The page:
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While at times difficult to keep up with the barrage of names and places for a casual fan of history like me, especially in the audio format, this book shines in recreating the world in which motivations for the battle of Marathon can be understood for both sides of the conflict. Billow's attention to explaining the origins of both Greek and Persian civilizations and historical run up to the actual conflict make it's significance that much more profound. I was left wishing I could time travel.
8 of 8 people found this review helpful
Would you listen to Marathon again? Why?
I'm listening to it over and over again. Contrary to what the cover might seem to imply, it's not a *300* type book. Instead, it uses the battle as a lens to understand Athenian, Persian, and, to an extent, Greek culture--about all of which, it explodes misconceptions from hindsight bias. Indeed, to only focus on the battle, especially with as little as we know in detail about it, for the entire book, would make it that type of book that puts people in the hospital if they foolishly had decided to read the whole thing. This is an excellent, readable, insightful work that rewards even re-reading, and I say that as somebody fairly knowledgeable about the ancient world.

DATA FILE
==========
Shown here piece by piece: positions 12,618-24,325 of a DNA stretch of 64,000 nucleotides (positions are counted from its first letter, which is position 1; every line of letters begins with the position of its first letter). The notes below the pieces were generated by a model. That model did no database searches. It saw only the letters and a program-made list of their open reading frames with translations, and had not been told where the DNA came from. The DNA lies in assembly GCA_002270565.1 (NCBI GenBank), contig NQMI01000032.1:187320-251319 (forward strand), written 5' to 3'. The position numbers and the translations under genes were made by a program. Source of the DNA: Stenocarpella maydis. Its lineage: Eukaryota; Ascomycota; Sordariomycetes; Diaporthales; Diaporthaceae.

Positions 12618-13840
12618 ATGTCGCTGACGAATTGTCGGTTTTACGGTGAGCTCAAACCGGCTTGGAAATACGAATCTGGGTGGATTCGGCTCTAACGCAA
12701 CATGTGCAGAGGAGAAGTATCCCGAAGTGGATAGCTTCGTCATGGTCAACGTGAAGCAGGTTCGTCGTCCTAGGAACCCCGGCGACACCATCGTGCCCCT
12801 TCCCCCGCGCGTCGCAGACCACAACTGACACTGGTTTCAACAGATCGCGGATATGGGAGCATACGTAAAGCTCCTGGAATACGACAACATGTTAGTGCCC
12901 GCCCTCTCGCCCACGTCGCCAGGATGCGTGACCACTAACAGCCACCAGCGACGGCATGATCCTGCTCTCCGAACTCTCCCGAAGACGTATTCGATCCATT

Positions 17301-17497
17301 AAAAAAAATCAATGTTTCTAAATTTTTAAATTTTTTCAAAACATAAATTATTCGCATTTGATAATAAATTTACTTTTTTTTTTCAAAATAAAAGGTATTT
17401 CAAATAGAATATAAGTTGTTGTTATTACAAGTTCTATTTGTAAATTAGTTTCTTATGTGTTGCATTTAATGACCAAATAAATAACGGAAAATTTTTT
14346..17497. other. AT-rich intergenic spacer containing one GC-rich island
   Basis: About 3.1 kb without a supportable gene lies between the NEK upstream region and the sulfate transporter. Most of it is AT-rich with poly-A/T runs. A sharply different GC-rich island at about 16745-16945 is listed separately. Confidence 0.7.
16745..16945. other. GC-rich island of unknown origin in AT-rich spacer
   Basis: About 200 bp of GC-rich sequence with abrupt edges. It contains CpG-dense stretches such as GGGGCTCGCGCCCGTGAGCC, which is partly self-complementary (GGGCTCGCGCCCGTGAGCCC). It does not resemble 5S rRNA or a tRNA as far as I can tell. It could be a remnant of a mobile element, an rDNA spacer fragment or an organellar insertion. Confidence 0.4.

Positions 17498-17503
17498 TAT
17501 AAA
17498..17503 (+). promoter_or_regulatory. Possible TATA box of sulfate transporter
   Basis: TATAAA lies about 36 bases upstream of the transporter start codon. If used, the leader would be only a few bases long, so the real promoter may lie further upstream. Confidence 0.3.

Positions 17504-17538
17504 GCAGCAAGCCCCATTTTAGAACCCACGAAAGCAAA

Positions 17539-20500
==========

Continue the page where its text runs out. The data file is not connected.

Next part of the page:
What about Jeremy Gage’s performance did you like?
Jeremy Gage is excellent, especially in his descriptions of the battle.
Was there a moment in the book that particularly moved you?
I wouldn't say that this is a moving book, although the descriptions of Athenians hurrying back to guard Athens after their victory at Marathon help you to realize Marathon was not a one-off, day thing as superficial history might have it. Indeed, these descriptions really help you to feel the dramatic tension of that day and night. <br/><br/>It is a book meant to challenge practical assumptions about Marathon, ancient Athens, and the Persians, and therein lies its fascination for me.
2 of 2 people found this review helpful